Voucher specimens mounted on slides have been deposited at the collection centre of the University of Tyumen's Museum of Zoology, Tyumen, Russia.

Ethical considerations

All applicable institutional, national and international guidelines for the care and use of animals were followed. Fieldwork was conducted with in accordance with the guidelines of Colorado State University's Institutional Animal Care and Use Committee (Protocol #15-6140A) and the Ministry of Environment and Tourism, Republic of Namibia (research/collecting permits #2122/2016 and #2225/16).



Sixty-four specimens of macronyssid mites were obtained from four Egyptian free-tailed bat, T. aegyptiaca, individuals in three localities: Spaarwater Pos (23° 68' S, 15° 19' E) (20 individuals), Sesfontein (19° 12' S, 13° 62' E) (14 individuals) and Hoanib Skeleton Coast Camp (19° 36' S, 13° 15' E) (30 individuals).

Mites were morphologically identified as 41 females (Figure 1), seven males (Figure 2) and 16 protonymphs of P. nyctinomi (Zumpt and Patterson, 1951).






This is the first report from Namibia on P. nyctinomi. To our knowledge, previous findings providing the first description of P. nyctinomi are known from South Africa (Zumpt, Patterson, 1951). Type host of P. nyctinomi was Nyctinomus bocagei Seabra 1900 (Chiroptera: Molossidae) (Zumpt, Patterson, 1951) - a junior synonym (a name which describes the same taxon as a previously published name) of T. aegyptiaca. The Egyptian free-tailed bat is widely distributed throughout Africa, except parts of the northwest and east through Arabia and the Middle East to southern Asia as far east as Bangladesh and south to Sri Lanka (Skinner, Chimimba, 2005). Accepting that P. nyctinomi is a specific ectoparasite of T. aegyptiaca is true, we can expect new records of the mite in the Palearctic part of Africa, Arabia and India where T. aegyptiaca is endemic. The lack of records is most likely because of collection difficulties. Because of a lack of knowledge about the life cycle of P. nyctinomi, more studies are necessary to determine the principal host and geographic distribution of this parasite species.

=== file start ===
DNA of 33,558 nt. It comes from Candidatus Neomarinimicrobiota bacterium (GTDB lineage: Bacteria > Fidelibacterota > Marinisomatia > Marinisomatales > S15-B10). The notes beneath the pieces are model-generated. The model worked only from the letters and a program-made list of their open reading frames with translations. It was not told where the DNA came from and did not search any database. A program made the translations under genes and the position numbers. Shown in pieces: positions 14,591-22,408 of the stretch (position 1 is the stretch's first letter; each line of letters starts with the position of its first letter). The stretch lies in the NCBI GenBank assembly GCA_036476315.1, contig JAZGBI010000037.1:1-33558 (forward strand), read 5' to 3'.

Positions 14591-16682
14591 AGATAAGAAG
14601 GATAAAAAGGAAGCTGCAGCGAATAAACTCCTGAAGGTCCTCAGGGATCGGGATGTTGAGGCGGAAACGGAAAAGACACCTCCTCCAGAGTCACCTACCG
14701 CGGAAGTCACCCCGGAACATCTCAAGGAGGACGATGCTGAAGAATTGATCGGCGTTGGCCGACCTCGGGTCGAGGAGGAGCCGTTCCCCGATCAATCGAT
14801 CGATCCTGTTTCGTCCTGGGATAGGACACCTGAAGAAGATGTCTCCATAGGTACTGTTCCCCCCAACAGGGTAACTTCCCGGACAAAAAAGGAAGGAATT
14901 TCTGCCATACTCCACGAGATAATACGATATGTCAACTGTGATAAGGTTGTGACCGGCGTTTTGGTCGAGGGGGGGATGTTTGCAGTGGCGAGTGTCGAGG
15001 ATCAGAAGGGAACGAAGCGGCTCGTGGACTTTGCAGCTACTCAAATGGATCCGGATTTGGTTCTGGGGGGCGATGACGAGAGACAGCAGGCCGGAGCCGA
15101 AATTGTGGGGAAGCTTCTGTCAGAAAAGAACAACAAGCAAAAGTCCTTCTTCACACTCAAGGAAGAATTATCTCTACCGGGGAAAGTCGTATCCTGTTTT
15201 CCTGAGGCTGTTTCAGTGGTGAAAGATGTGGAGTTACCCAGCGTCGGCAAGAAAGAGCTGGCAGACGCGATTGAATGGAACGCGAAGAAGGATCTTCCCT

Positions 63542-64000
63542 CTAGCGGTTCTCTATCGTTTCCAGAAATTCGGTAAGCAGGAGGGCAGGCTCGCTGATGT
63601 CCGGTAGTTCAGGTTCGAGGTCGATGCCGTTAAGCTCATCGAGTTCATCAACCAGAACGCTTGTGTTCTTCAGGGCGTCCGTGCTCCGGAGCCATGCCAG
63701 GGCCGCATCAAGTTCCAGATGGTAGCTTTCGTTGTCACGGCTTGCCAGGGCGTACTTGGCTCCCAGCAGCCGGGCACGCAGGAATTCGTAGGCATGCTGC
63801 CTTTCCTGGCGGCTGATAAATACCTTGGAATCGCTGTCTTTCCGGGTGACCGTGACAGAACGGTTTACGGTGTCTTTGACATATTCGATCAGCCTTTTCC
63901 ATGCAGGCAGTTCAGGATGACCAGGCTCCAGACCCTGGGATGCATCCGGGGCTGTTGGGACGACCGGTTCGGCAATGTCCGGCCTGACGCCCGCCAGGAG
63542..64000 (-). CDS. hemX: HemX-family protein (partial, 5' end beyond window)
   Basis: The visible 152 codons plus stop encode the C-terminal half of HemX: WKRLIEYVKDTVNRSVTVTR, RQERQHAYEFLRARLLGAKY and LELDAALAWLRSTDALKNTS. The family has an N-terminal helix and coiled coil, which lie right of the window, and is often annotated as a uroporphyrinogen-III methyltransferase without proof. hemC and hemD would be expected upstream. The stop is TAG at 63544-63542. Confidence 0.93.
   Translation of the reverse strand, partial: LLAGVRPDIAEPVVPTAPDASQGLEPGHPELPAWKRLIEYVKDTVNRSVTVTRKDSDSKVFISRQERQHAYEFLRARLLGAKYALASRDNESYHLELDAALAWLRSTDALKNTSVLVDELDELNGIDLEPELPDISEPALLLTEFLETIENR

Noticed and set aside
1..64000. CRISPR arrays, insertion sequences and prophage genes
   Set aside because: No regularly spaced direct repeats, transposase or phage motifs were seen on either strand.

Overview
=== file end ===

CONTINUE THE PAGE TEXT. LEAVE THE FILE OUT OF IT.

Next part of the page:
We thank B. Kondratieff, K. Huyvaert, B. Johnson, and C. Farrell for providing access to laboratory space, microscopes, and references at Colorado State University.

Competing interests

The authors have declared that no competing interests exist.

Authors' contributions

All authors contributed equally to this work.

Funding information

This work was supported by a National Science Foundation Graduate Research Fellowship to Theresa M. Laverty and by the National Research Tomsk State University Competitiveness Improvement Program to Maria V. Orlova.

Data availability statement

Data sharing is not applicable to this article as no new data were created or analysed in this study.


The views and opinions expressed in this article are those of the authors and do not necessarily reflect the official policy or position of any affiliated agency of the authors.



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Maria Orlova

Received: 22 July 2019
Accepted: 12 Feb. 2020
Published: 21 May 2020